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Manga Artist, Takao Yaguchi Passed Away, Rest in Peace…

Manga artist, Takao Yaguchi has passed away.

I believe I first met Mr. Yaguchi in 2004. At the time, The advisor of the company I managed, Masaru Uchida (deceased), introduced me to him. I believe it was at an office in Jiyugaoka.

At the time, there were no smartphones, just 3.5-inch flip phones, and KDDI just became a monthly flat rate fee system, in which electronic comics (can be read frame by frame) and  ringtones (the ringtones which had only been a melody became the actual song) were looked forward to as the main content.
I wanted the rights to digitize the master comics as much as possible before the service started.

However, contracts written a long time ago between authors and publishers about their works did not include the future of  electronic world rights. The publisher was worried that the author would freely sell the digitization (automatic public transmission) to an IT company like mine, using the hardships of the past as a shield, and tamper with it repeatedly.

The challenger that I am approached manga artists such as Shigeru Mizuki, Kazuo Umezu, Motoo Abiko, Leiji Matsumoto, and Yoshiharu Tsuge directly and had a good feeling. Mr. Yaguchi was among those people I met. Of course, because he did something so radical, he was banned from the publishing company.  Mr. Yaguchi understood going from paper to electronic because of his previous profession as a banker.

And then, I was given the work I especially liked,  Gekitou Magnitude 7.7.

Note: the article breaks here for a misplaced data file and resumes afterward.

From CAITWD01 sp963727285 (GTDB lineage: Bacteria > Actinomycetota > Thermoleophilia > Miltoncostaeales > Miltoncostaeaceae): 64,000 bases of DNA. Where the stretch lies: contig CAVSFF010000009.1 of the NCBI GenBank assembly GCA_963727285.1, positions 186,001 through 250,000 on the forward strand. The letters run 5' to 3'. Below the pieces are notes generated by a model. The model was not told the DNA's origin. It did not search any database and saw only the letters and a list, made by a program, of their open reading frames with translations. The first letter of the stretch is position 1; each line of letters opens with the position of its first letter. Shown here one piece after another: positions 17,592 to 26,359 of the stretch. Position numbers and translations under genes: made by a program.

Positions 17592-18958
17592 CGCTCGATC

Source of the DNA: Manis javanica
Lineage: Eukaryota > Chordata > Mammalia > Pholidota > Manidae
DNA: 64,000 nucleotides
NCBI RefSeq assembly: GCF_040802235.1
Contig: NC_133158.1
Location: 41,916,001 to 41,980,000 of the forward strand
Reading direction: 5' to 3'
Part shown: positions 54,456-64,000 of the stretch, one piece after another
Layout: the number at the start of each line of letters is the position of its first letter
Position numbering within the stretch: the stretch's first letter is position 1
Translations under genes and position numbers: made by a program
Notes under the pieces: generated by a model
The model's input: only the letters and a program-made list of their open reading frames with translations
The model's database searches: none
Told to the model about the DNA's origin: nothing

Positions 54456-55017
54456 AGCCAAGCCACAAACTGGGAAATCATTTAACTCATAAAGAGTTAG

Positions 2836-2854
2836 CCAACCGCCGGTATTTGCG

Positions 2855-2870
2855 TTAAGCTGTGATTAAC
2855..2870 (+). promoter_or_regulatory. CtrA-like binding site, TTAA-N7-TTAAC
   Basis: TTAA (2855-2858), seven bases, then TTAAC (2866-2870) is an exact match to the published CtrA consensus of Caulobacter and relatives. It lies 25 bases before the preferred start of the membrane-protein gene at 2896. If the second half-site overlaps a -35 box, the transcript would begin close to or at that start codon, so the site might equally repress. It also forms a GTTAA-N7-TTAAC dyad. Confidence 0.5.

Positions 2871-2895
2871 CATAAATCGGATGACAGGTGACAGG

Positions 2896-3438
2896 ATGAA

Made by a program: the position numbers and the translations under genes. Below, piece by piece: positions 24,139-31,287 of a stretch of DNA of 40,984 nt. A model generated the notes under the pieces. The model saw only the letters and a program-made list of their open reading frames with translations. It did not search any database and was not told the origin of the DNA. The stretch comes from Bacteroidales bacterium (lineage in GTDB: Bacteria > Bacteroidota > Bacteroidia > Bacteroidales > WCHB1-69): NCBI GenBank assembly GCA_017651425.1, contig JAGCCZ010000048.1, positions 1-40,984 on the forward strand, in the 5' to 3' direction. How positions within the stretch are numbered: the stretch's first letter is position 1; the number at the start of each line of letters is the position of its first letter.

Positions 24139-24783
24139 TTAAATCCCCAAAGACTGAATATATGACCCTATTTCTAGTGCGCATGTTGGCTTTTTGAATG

A manga based on the Middle Japan Sea Earthquake, it was serialized from 1989 to 1990 through Shogakan’s “Big Comic”, but it was already out of print and there was no other way to read it other than through used books.

The work is a story about the day of the Middle Japan Sea Earthquake which occurred on May 26th, 1983 when a newspaper reporter, Makoto Sugimura, who was almost swallowed by the tsunami while fishing in the sea, was saved and visits the people of Akita to hear about their experiences with the tsunami.
It seemed that he could foresee the Great East Japan Earthquake that occurred after (2011)  because of his realistic storytelling.

Mr. Yaguchi was so happy that his work was distributed electronically and young readers could re-read the story. I promised that I would not only digitize famous works, but all works. My digitalization has reached up to 1.09 million pages.

I don’t think I’ll ever forget his kind smile that time.
Please have fun fishing in heaven.
Rest in peace.

Fisherman Sanpei” Manga Artist, Takao Yaguchi, Died| NHK News (Japanese)